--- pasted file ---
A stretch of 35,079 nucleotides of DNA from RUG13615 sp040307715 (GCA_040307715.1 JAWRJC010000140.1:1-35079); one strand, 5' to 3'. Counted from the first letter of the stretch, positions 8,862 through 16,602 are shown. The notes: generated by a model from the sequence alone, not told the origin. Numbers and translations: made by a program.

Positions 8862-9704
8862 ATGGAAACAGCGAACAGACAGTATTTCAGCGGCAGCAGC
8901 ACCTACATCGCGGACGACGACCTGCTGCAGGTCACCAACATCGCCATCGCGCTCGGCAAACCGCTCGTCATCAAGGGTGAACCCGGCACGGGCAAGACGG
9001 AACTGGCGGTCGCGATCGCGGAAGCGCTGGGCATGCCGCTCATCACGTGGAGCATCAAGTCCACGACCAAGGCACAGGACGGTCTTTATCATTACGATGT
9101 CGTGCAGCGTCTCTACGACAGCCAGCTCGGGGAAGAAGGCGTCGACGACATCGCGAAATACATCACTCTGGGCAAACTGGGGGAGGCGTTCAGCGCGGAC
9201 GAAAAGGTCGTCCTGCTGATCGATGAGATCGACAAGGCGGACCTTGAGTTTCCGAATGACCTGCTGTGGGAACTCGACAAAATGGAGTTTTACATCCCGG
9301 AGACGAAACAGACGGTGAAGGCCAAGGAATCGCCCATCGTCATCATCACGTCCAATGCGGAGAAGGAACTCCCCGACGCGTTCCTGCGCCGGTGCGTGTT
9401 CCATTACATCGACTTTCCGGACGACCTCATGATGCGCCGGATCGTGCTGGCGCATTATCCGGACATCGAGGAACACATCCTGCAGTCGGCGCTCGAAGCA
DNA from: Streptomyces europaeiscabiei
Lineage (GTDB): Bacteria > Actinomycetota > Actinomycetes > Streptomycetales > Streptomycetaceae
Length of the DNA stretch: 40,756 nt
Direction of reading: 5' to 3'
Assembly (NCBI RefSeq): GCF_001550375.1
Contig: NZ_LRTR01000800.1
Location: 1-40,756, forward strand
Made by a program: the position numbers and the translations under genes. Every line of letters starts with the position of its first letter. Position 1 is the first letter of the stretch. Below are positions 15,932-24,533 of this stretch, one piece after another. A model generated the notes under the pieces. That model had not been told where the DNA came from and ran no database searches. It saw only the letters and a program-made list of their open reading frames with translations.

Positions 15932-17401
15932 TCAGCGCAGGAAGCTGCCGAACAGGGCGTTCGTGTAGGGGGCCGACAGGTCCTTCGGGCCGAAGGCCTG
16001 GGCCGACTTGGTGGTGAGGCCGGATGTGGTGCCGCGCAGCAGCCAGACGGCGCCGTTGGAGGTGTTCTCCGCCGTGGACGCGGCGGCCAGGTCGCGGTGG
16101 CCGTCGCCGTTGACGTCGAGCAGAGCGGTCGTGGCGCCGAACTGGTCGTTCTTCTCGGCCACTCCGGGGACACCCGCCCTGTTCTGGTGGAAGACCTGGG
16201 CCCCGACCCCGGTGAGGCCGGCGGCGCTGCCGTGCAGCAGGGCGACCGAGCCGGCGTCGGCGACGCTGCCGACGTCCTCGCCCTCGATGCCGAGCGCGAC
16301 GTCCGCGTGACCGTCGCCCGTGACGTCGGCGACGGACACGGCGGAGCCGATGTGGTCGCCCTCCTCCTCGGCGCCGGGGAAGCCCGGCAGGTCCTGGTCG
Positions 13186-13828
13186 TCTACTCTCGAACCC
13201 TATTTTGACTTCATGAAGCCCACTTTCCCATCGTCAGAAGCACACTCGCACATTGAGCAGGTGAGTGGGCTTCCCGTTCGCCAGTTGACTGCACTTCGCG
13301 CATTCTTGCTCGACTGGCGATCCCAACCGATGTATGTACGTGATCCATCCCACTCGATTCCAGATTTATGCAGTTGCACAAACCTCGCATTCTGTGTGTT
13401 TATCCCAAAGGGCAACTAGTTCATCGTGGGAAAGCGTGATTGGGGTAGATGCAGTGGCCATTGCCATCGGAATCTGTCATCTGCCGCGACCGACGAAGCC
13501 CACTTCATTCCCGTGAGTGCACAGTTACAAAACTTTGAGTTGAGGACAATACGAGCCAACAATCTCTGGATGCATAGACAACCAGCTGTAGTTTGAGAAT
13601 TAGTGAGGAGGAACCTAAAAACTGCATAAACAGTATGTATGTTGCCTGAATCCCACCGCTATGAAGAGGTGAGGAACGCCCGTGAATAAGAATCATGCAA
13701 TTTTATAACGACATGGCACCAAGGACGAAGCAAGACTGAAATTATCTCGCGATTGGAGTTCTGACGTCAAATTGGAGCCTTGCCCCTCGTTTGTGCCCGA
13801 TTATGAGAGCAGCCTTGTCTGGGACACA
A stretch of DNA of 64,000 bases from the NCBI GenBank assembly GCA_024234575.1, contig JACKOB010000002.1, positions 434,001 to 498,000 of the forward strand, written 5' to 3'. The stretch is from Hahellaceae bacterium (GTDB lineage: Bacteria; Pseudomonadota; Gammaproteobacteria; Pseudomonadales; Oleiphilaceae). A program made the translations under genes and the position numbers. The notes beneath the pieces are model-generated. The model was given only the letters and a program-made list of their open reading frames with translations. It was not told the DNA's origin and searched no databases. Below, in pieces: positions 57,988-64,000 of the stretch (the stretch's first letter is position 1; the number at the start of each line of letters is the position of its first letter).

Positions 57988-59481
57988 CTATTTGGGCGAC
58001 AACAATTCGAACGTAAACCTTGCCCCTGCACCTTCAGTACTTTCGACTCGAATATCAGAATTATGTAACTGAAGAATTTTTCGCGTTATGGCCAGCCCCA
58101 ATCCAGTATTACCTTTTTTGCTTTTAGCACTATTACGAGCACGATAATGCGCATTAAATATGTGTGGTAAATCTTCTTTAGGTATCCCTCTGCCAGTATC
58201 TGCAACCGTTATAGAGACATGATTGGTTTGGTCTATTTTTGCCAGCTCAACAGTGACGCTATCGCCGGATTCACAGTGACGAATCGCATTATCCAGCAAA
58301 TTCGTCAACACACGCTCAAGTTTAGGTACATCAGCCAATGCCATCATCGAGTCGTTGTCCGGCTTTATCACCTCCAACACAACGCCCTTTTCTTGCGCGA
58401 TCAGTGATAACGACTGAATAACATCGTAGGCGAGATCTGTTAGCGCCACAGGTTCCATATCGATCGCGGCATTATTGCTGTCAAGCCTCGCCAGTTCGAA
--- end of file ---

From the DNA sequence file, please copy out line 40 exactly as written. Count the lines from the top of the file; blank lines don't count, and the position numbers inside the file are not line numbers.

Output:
58401 TCAGTGATAACGACTGAATAACATCGTAGGCGAGATCTGTTAGCGCCACAGGTTCCATATCGATCGCGGCATTATTGCTGTCAAGCCTCGCCAGTTCGAA